5. Supplements. 

Veterinarians often recommend fish oil for dogs, fish oil not only keeps their fur shiny and skin healthy, it’s proven to prevent and treat a number of diseases. If your dog has joint problems, talk to your vet about adding Cosequin or Dasuquin to your dog’s diet.

6. Food. 

Make sure your feeding your dog the correct food. If you have a puppy and an older dog, don’t feed them the same type of food. Puppies need food specifically formulated for them because they need more calories, while older dogs need less calories due to their slowed metabolism.

For more information contact your veterinarian.

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How to Help Your Dog Adjust During a Move

Moving to a new house can be very stressful, but have you ever wondered how hard it can be on your dog? The sight of suitcases and boxes can cause your pup to feel anxious and confused. He might be wondering “what’s going on”, “is my human leaving”, or “am I coming, too?” There’s no way to make moving any less painful, but there are ways to make the transition from moving from one house to another easier on you dog.

Before Moving to a New Home
  • Prepare your pup before you move. Maybe start by dragging out your old suitcase or boxes and just letting them sit for a week before you actually start packing.
  • Prepare them for what’s ahead. If you’re not moving far, take them to the new neighborhood and let them walk and sniff. If possible, walk them to the house you’ll be moving into and let them sniff the front yard and front porch.
  • Invest in anti-anxiety medicine/gear. If your move is far, consult your veterinarian about calming medication for the trip and try them out ahead of time. Consider buying a ThunderShirt, they apply gentle and constant pressure to calm anxious dogs. Let them wear it while you are packing and again during the big move.
During the Move
  • Doggie daycare. On moving day, consider leaving your pup with a familiar face, like a family member, friend, or at a doggie daycare they have been to before. This will allow you to not worry about your dog and it will allow your dog to not worry about the move.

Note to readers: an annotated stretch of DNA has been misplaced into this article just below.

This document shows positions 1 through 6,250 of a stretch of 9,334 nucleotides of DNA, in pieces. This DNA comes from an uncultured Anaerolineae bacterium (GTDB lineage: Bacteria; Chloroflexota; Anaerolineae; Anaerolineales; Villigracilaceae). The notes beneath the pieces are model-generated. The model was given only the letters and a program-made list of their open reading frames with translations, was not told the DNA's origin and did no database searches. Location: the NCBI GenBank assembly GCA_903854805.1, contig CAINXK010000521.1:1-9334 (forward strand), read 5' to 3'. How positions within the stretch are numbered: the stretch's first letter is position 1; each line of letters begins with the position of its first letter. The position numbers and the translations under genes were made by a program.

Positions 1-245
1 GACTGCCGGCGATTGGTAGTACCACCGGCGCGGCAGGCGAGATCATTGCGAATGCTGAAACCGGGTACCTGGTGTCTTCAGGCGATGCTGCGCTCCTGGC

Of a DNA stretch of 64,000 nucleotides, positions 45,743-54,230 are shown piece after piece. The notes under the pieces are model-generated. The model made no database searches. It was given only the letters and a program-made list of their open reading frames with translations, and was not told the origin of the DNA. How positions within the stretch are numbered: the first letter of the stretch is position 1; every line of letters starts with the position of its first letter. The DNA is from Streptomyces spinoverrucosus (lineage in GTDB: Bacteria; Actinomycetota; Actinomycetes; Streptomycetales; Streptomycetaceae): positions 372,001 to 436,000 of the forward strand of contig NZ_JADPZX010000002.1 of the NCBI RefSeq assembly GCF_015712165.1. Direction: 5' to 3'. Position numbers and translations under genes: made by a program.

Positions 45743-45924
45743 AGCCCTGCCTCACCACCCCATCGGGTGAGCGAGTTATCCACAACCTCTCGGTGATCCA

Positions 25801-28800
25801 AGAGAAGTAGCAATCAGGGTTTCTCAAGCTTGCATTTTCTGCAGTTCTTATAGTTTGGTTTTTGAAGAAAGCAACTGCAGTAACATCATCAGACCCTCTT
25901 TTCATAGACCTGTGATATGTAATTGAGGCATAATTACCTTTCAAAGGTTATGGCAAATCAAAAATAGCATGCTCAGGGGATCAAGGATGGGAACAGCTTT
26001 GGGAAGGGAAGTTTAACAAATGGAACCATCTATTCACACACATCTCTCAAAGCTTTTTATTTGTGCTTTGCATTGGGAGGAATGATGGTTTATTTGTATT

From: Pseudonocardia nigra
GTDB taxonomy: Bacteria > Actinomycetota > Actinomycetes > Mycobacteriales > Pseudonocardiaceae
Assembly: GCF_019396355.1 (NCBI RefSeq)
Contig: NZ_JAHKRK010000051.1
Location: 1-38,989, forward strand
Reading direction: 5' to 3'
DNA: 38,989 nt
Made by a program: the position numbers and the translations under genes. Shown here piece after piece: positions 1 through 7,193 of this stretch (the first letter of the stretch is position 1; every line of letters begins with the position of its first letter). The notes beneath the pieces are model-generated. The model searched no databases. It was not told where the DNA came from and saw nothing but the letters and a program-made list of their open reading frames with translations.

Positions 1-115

• Pack for your dog. Don’t forget to pack your pup’s favorite toys! Keep their belongings nearby, this allows for easier access after the move.
  • Don’t clean. Washing your dog’s toys and bedding can remove a comforting scent that should be taken to the new home.
  • Light Breakfast. The stress of moving can be hard on their stomachs, so maybe feed them a smaller breakfast than normal.
  • Exercise. If you decide not to send your dog away while you move, take them on a walk before or during the trip to your new home.
After the Move
  • Keep the same routine, or as close to the same as possible. If your dog is feeling anxious, keeping the same routine from your old home to your new home can alleviate this feeling. Once you have settled in after a couple of weeks, additional changes can be made slowly.
  • Safe space. Set up your dog’s crate with their favorite blankets and toys, this will be comforting to them while adjusting to strange new place.
  • Explore. Explore the new neighborhood and surrounding areas with your pup, but keep them on a leash. Something could startle them and you don’t want them running off.
  • Affection. Throughout the entire moving process, give your dog plenty of attention. This can be very reassuring for them.

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Why Does My Dog Lick Me?

Do you ever wonder why you dog greets you with a big slobbery kiss? Or why they like to lick you in general? Dogs lick their owners, other dogs, and themselves for a variety of reasons ranging from love and submission to a possible medical condition. Following are common reasons your dog might be offering up canine kisses.

Why Dogs Lick People, Other Dogs, and Themselves

 

You Taste Good

Our salty skin can be very appealing to dogs. Dogs are inclined to explore the world with their mouths and are comforted by the scent of their owners, which is the same reason they may steal a piece of our clothing.

They’re “Rewarded” For It